using a slight pressure, one-half turn to the right and then one-half turn to the left. If rotating removes the pencil marks, the seating is good. Another method for checking the valve seating is to coat the valve face lightly with Prussian blue and turn it about one-fourth turn in the seat. If the Prussian blue transfers evenly to the valve seat, it is concentric with the valve guide. Be sure to wash all the Prussian blue from the seat and valve. Then lightly coat the valve seat with Prussian blue. If the blue again transfers evenly, this time to the valve when it is turned in the seat, you can consider the seating to be normal.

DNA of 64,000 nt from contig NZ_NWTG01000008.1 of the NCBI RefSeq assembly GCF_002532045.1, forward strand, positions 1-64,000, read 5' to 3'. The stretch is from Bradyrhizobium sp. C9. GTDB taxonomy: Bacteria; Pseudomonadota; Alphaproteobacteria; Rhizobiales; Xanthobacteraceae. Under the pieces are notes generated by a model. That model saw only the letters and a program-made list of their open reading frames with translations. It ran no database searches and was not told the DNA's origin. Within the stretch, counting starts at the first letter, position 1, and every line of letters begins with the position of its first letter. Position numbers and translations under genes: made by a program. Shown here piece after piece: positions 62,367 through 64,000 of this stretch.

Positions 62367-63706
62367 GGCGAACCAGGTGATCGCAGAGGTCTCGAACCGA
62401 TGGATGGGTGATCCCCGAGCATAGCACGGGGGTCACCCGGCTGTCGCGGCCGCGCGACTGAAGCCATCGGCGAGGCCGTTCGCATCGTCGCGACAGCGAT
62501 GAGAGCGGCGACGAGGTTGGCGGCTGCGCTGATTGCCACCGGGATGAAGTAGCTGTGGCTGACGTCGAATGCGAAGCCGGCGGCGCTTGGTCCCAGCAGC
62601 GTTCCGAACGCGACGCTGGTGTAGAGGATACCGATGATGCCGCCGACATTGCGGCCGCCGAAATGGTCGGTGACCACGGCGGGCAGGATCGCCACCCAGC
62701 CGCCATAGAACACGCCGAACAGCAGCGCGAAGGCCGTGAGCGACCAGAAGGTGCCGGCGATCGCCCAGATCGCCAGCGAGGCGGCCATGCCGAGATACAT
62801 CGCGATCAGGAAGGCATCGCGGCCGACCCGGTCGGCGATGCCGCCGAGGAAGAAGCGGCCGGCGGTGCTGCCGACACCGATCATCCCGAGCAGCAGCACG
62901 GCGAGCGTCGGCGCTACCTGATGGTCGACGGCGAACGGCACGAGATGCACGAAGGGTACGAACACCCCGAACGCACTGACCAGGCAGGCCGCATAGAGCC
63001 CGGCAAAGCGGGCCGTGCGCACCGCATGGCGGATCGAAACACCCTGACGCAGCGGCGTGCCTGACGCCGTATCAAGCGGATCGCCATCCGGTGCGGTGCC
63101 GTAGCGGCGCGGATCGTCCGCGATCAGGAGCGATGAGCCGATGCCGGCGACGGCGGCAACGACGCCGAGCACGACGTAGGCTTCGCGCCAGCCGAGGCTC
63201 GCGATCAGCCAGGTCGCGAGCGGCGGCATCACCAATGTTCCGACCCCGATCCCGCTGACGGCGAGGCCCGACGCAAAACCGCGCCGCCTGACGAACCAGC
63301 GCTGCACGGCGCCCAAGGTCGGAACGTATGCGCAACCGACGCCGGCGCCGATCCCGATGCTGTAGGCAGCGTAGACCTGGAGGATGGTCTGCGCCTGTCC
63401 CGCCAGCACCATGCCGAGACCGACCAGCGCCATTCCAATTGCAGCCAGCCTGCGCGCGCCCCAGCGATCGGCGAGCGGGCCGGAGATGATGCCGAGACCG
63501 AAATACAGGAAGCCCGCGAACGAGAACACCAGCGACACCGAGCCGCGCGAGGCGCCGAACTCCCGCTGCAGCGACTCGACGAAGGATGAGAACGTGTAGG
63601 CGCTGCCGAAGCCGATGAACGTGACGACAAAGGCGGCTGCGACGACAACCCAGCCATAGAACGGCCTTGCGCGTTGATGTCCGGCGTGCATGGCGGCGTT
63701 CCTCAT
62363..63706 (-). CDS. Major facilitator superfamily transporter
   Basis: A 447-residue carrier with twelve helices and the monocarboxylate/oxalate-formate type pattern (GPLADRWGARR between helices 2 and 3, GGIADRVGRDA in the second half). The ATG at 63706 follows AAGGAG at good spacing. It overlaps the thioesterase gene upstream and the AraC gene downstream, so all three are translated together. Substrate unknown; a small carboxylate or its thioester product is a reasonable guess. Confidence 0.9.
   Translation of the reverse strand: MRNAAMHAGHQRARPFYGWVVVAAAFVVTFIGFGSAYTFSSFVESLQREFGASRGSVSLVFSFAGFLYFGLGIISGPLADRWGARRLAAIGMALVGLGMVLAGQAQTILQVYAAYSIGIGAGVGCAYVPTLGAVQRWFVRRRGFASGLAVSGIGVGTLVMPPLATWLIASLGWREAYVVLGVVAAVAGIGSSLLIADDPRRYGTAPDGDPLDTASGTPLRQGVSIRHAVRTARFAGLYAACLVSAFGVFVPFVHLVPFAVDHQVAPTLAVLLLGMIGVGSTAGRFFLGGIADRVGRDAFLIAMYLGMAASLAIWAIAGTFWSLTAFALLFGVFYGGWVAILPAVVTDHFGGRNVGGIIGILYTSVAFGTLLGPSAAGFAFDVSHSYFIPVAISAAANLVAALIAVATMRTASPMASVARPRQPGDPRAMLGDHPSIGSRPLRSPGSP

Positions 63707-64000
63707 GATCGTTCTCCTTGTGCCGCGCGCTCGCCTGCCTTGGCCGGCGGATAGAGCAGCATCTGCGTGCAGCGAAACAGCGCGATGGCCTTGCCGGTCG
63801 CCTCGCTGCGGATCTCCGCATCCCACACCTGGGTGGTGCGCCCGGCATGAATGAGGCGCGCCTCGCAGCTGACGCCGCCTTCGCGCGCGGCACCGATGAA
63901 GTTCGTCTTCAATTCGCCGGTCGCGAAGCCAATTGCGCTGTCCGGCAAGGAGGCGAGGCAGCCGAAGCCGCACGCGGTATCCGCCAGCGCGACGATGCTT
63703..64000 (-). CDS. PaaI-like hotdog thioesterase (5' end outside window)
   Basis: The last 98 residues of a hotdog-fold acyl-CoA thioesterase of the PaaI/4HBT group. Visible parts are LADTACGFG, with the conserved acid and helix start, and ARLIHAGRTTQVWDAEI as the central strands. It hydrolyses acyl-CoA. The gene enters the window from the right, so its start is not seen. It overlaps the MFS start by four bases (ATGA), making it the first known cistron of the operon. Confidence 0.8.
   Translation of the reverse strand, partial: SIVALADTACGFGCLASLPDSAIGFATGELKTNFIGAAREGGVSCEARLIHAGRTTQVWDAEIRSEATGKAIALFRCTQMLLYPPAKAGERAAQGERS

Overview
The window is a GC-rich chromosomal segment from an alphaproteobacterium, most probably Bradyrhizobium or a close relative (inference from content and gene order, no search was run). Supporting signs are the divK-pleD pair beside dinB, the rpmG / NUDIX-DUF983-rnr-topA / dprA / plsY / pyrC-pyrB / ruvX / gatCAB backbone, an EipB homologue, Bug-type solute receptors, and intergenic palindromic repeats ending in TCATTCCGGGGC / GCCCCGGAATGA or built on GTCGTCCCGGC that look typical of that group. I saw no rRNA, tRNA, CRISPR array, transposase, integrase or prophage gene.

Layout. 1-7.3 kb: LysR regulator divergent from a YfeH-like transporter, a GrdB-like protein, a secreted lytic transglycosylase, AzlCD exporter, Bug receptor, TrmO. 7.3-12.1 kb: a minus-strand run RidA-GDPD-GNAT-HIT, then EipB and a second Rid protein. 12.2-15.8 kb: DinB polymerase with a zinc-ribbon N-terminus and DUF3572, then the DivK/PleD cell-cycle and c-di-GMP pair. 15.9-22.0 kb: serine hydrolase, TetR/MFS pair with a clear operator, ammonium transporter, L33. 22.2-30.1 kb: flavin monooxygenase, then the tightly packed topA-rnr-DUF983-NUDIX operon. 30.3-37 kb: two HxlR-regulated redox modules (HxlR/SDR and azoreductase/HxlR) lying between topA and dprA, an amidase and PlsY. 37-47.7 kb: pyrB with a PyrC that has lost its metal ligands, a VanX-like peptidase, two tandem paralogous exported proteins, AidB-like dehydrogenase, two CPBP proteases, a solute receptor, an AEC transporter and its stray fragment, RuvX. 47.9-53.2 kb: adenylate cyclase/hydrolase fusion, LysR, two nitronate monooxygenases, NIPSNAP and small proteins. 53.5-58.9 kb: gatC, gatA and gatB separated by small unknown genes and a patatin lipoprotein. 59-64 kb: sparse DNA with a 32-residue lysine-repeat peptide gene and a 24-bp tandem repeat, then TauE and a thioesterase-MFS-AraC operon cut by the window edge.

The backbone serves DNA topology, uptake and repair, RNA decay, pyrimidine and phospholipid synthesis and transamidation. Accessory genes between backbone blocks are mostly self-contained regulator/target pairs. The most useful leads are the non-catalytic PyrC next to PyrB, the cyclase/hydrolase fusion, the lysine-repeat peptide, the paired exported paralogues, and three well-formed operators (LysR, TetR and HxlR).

Some engines are equipped with valve seat inserts that may be replaced when they are badly worn or burned or have been ground down to the point where there is not enough metal to permit another grind. You can remove the old valve seat by using a special puller, such as the one shown in figure 3-23. However, if a puller is not available, you can punch mark each side of the insert and then drill almost through. After drilling, take a hammer and chisel and break the insert into halves for easy removal.
Before installing a new insert, chill it for 15 minutes in dry ice or by any other chilling method. Chilling shrinks the insert so that it will fit in place. You may then drive it in place and grind the seat.
Valve springs should be tested for uniform height and proper tension. To test for uniformity
Figure 3-23. - Puller used in removing valve seat inserts.Continue Reading